Friend of IT Amanda MacEvitt, a producer for National Geographic Digital Media, writes about an unexpected highlight of her vacation in France.
During my recent trip to France, my historian brother and I had planned to visit the little town of Saintes-Maries-de-la-Mer in Camargue in the south, right on the Mediterranean. It's a sleepy little seaside town where the local French people came for vacation. Since my brother is a professor of religious studies at Dartmouth, our itinerary naturally included a stop to see the medieval church dedicated to several biblical Marys who are believed to have come to the town to evangelize after the death of Jesus Christ. The church was lovely, with a subterranean chapel dedicated to Saint Sarah, the patron saint of travelers. Later that day, we walked down toward the sea, and found a small bullring with posters of bulls and men in white shirts. Since the event was free, we wandered in.
French bullfighting turned out to be very different from the better known Spanish style, in that it features neither matadors nor blood. In France, a very feisty and un-bloody bull comes into the ring and ten or so men dressed all in white take turns provoking the bull to charge. Each of the razeteurs had what looked like a knuckle duster in one hand with a curved comb jutting out from it. Apparently the goal is to simultaneously stay away from the horns, but run just close enough to the bull to brush the fur between them with this comb. The escape from the bull's charge was quite athletic, and close encounters were the high point for the crowd, judging by noise and applause.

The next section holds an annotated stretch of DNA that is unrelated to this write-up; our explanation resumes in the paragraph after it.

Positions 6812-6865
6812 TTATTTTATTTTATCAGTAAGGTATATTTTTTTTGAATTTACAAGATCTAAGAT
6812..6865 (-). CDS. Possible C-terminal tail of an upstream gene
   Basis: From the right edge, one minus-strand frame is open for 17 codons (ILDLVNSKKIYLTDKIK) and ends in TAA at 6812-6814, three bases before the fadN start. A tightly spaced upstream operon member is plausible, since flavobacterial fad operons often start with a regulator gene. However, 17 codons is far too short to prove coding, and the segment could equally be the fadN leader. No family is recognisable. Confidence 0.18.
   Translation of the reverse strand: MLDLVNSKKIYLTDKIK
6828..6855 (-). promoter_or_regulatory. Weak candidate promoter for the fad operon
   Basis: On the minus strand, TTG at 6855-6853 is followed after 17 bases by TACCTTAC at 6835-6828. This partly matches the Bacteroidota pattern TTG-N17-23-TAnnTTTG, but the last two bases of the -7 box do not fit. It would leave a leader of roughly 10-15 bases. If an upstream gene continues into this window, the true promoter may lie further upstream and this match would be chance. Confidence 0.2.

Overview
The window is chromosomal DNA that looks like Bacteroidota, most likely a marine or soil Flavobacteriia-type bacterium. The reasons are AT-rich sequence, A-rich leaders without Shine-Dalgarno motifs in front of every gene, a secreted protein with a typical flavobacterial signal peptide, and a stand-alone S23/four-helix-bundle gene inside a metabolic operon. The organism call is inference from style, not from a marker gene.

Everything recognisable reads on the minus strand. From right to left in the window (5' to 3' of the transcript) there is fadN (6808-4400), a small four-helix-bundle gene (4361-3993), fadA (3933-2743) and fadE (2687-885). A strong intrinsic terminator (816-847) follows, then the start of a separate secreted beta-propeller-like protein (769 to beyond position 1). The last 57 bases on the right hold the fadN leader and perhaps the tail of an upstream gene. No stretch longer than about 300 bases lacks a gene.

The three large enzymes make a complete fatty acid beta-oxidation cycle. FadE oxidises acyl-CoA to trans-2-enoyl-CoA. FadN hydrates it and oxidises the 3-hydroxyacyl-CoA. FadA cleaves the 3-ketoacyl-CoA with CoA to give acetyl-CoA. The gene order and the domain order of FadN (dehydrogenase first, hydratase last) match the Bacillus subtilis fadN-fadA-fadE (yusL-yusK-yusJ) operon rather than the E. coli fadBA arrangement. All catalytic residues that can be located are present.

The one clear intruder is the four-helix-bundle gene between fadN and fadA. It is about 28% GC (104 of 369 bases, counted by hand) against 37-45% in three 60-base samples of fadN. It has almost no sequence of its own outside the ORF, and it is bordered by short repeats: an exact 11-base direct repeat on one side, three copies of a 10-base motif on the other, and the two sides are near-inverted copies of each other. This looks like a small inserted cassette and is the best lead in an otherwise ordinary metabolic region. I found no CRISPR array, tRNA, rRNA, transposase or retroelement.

After each razeteur approached the bull, they would dash off to the side of the ring. There, what looked like a normal-size step wraps along the inside of the bullring. A chest-high wall separates the bullring from a narrow corridor circling the ring and ten feet above that was the rail where the spectators sat. After making each dash across the sands of the arena, the razeteurs would gracefully and without losing speed, put one foot on the small step, opposite leg at the top of the wall and then fling themselves to hang from the spectator rail. The bull's horns appeared quite sharp and the razeteurs had nothing to protect them but thin T-shirts and fast legs. The grace and athleticism with which they flung themselves out of harms way was quite extraordinary. The close calls were thrilling, but what was most satisfying was that at the end of the day, the bull was lured from the ring and survived to play another day.